Saturday, June 3, 2006
Dabbert Gallery showing work of
local artist Ben Stahl
By: Mark Ormond
A selection of the work of Ben Stahl (1910-1987) can be seen at Dabbert
Gallery on Palm Avenue through June 15. It is a small group and worth a
visit to appreciate the facility Stahl had with the line, whether he
used charcoal or an intensely colored pastel. Stahl and his wife, Ella
first moved to Sarasota from Connecticut in 1953, and Stahl became one
of the best-known members of Sarasota’s Art Colony. For 30 years,
Stahl’s work was featured weekly in The Saturday Evening Post and other
“Flamenco Dancer” is a particularly compelling pastel on board. One has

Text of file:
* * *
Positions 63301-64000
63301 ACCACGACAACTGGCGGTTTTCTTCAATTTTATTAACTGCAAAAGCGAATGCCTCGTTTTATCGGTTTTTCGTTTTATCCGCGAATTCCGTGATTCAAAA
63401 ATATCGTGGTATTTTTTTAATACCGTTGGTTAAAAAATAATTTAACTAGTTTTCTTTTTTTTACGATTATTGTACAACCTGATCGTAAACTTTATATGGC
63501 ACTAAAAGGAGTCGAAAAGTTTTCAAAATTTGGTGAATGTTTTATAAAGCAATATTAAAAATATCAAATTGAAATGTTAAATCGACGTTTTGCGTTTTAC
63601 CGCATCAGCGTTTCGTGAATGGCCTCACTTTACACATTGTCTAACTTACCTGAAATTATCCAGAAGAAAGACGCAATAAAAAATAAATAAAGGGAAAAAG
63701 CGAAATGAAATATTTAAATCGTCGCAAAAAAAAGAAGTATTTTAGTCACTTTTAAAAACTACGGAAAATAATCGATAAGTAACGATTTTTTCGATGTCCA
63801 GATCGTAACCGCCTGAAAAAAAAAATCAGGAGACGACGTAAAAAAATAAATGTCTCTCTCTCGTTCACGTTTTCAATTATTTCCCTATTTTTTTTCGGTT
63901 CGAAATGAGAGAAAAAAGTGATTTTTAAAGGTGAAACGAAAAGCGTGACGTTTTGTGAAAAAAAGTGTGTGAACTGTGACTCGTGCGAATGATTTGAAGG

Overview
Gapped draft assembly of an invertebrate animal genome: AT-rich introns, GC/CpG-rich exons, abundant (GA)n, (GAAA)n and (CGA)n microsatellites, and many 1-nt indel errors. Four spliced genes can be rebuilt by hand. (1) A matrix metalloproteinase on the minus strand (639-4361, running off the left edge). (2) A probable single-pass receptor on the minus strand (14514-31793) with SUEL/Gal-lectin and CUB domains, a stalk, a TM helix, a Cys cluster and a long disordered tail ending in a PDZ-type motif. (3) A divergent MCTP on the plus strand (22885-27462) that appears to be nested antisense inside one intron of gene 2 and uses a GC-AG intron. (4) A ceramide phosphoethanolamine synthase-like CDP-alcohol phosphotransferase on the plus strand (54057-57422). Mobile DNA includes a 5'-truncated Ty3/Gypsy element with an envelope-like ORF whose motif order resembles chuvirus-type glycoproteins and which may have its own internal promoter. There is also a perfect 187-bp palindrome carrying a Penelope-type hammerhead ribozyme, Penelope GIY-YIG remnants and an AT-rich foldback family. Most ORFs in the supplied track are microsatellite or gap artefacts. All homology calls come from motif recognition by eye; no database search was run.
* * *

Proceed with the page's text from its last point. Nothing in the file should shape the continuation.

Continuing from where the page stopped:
to admire his courage to use an acid green on her face together with a
soft pink and a sapphire blue to establish a scene with a dancer
resting before a man seated in the shadows behind her. Neither can see
the face of the other, however, Stahl establishes their relationship
with the looks on their faces that only we can see.
In “Standing Woman,” a charcoal on paper from 1980, we appreciate the
presence of a woman by the outline of her body, which Stahl suggests
with a series of connected lines that move us swiftly from her toe to
the fingertips of her extended hand.
The gallery is also showing some accomplished pastels by William
Jerdon. The body of “Vanessa” – a work of 31-by-19 inches – seduces us
from behind. Jerdon establishes the point where her skin meets the air
with the most subtle marks of color that don’t seem so much blended as
microscopic flecks floating in the light.
Spend a few moments with photographer Allan Teger’s “Bodyscapes.” This
artist has fun with nudes and small-gauge figures. In one, a canoe is
sluicing up the spine of a figure. In another, a couple on bikes are
traveling down the spine of a body.